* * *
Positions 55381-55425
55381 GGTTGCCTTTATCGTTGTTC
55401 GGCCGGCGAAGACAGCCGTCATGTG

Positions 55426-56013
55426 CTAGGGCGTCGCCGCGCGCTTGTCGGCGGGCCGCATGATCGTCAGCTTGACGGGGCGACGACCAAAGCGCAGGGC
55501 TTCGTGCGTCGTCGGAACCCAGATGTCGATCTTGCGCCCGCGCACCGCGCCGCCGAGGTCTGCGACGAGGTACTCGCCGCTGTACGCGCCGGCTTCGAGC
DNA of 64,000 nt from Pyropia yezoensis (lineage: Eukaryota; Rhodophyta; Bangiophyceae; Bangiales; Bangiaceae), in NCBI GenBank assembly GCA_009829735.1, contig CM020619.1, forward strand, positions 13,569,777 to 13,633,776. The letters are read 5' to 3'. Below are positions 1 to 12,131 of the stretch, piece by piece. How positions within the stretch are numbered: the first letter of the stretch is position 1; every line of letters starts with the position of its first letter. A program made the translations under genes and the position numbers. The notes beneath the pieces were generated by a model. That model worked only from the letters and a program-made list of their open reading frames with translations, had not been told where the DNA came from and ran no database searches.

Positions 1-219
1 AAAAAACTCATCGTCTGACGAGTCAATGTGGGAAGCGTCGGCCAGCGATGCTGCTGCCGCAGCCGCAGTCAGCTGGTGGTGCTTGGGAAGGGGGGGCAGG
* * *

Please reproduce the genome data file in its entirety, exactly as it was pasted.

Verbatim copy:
Positions 55381-55425
55381 GGTTGCCTTTATCGTTGTTC
55401 GGCCGGCGAAGACAGCCGTCATGTG

Positions 55426-56013
55426 CTAGGGCGTCGCCGCGCGCTTGTCGGCGGGCCGCATGATCGTCAGCTTGACGGGGCGACGACCAAAGCGCAGGGC
55501 TTCGTGCGTCGTCGGAACCCAGATGTCGATCTTGCGCCCGCGCACCGCGCCGCCGAGGTCTGCGACGAGGTACTCGCCGCTGTACGCGCCGGCTTCGAGC
DNA of 64,000 nt from Pyropia yezoensis (lineage: Eukaryota; Rhodophyta; Bangiophyceae; Bangiales; Bangiaceae), in NCBI GenBank assembly GCA_009829735.1, contig CM020619.1, forward strand, positions 13,569,777 to 13,633,776. The letters are read 5' to 3'. Below are positions 1 to 12,131 of the stretch, piece by piece. How positions within the stretch are numbered: the first letter of the stretch is position 1; every line of letters starts with the position of its first letter. A program made the translations under genes and the position numbers. The notes beneath the pieces were generated by a model. That model worked only from the letters and a program-made list of their open reading frames with translations, had not been told where the DNA came from and ran no database searches.

Positions 1-219
1 AAAAAACTCATCGTCTGACGAGTCAATGTGGGAAGCGTCGGCCAGCGATGCTGCTGCCGCAGCCGCAGTCAGCTGGTGGTGCTTGGGAAGGGGGGGCAGG